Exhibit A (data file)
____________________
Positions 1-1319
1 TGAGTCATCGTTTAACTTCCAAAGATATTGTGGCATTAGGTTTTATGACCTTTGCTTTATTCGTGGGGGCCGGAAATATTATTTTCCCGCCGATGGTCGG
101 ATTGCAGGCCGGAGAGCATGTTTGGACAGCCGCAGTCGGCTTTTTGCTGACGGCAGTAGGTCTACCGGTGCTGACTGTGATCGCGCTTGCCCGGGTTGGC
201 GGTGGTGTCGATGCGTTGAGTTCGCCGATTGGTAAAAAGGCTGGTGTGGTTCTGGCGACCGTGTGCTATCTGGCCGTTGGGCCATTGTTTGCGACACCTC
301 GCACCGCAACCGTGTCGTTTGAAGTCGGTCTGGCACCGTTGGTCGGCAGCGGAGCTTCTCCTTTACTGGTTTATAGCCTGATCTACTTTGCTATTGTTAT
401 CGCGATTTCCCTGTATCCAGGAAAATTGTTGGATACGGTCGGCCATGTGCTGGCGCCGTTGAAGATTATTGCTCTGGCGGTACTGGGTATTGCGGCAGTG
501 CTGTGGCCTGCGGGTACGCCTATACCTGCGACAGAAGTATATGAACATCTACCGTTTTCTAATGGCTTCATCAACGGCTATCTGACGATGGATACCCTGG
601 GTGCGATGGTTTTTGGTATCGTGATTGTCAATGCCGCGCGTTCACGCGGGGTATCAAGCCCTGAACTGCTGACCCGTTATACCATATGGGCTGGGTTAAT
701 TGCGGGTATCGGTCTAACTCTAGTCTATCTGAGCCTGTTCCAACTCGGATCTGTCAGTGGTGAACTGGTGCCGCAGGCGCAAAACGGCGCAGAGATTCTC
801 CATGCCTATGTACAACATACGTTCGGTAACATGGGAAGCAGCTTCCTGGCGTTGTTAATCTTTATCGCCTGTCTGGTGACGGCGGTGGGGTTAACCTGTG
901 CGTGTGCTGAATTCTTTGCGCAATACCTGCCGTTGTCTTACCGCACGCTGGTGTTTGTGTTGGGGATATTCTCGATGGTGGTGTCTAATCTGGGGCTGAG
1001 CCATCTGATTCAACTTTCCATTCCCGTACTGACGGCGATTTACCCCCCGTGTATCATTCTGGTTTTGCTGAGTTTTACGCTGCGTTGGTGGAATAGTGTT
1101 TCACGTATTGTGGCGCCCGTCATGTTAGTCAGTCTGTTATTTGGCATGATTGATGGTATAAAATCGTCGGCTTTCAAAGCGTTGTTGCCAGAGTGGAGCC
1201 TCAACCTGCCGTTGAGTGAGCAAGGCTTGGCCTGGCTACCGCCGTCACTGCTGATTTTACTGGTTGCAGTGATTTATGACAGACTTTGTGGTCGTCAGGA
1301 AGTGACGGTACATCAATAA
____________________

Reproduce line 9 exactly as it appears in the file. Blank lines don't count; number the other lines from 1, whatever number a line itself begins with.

701 TGCGGGTATCGGTCTAACTCTAGTCTATCTGAGCCTGTTCCAACTCGGATCTGTCAGTGGTGAACTGGTGCCGCAGGCGCAAAACGGCGCAGAGATTCTC